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Converting a .NET DateTime object to a JavaScript Date object

By , 1 Oct 2012
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When using a WCF or ASMX web service in ASP.NET, you might find the need to pass back a DateTime object via JSON. However, what you might not realize is that by passing a .NET DateTime object back to JavaScript, you’d receive an “Invalid date” script exception. The data being passed back to JavaScript may resemble the following:


The reason that the date is formatted in this way is that JavaScript uses Unix Epoch as the base date and time. This value is 1/1/1970 at 12:00:00 AM. JavaScript tracks dates as the number of milliseconds from the Unix Epoch value to the date submitted.

To assist in the JavaScript date conversion, I have added an extension method for the DateTime object that resembles the following:

private static readonly long UnixEpochTicks = (new DateTime(1970, 1, 1, 0, 0, 0, DateTimeKind.Utc)).Ticks; 
public static long? ToJsonTicks(this DateTime? value)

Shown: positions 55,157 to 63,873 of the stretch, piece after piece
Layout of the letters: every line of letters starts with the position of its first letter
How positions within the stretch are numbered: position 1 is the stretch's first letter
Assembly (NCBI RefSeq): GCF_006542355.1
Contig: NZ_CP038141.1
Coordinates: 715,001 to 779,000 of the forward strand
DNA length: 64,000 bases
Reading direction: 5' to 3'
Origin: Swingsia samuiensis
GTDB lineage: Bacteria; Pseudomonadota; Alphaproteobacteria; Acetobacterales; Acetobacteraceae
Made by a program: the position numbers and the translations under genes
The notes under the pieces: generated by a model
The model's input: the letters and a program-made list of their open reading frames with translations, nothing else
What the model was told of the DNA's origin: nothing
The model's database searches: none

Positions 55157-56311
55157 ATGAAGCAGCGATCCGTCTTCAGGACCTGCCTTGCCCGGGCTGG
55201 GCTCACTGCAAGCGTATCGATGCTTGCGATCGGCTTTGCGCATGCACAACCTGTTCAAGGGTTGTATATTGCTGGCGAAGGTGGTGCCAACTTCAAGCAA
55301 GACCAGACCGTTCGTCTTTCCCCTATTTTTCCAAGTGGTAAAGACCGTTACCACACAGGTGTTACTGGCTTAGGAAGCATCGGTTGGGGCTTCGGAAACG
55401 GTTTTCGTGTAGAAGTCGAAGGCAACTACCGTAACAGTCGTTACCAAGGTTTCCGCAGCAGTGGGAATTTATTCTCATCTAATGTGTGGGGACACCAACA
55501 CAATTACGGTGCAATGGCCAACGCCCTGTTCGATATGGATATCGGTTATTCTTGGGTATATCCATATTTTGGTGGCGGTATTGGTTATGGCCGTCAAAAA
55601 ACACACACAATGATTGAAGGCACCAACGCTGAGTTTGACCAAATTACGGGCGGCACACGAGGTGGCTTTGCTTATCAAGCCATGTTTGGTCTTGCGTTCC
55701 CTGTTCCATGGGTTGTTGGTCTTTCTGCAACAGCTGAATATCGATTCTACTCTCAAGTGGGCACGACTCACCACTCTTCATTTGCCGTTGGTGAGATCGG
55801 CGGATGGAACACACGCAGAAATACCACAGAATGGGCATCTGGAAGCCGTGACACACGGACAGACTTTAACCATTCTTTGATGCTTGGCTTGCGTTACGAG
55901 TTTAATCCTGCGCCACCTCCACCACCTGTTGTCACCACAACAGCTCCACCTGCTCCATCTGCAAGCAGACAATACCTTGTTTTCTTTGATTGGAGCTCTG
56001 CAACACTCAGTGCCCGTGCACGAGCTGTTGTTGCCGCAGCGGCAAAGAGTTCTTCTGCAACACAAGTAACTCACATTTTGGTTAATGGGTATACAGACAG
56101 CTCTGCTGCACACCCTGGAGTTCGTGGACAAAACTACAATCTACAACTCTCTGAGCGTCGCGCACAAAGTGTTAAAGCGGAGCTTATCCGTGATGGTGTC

return value == null ? (long?)null : (value.Value.ToUniversalTime().Ticks - UnixEpochTicks) / 10000;

public static long ToJsonTicks(this DateTime value)
    return (value.ToUniversalTime().Ticks - UnixEpochTicks) / 10000;

In JavaScript, I can now pass this value into a Date() object and get the correct DateTime value for my locale.

Feel free to use this method in your applications. I offer no warranties or guarantees with the code above.


This article, along with any associated source code and files, is licensed under The Code Project Open License (CPOL)

About the Author

Jason N. Gaylord

United States United States
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Suggestionimprovements Pinmembergiammin4-Oct-12 4:43 

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